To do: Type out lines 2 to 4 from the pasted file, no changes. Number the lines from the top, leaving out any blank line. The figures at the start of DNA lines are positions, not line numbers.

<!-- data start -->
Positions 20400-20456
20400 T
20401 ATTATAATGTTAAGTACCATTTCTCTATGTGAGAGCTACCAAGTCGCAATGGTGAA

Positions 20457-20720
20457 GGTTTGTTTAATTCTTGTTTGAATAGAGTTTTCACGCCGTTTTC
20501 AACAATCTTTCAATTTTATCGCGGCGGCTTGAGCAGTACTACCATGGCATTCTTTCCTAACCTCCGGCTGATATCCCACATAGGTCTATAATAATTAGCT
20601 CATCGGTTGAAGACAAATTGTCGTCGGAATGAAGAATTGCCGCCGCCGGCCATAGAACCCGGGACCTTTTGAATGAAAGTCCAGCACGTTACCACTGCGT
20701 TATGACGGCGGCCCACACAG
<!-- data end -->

20400 T
20401 ATTATAATGTTAAGTACCATTTCTCTATGTGAGAGCTACCAAGTCGCAATGGTGAA

Positions 20457-20720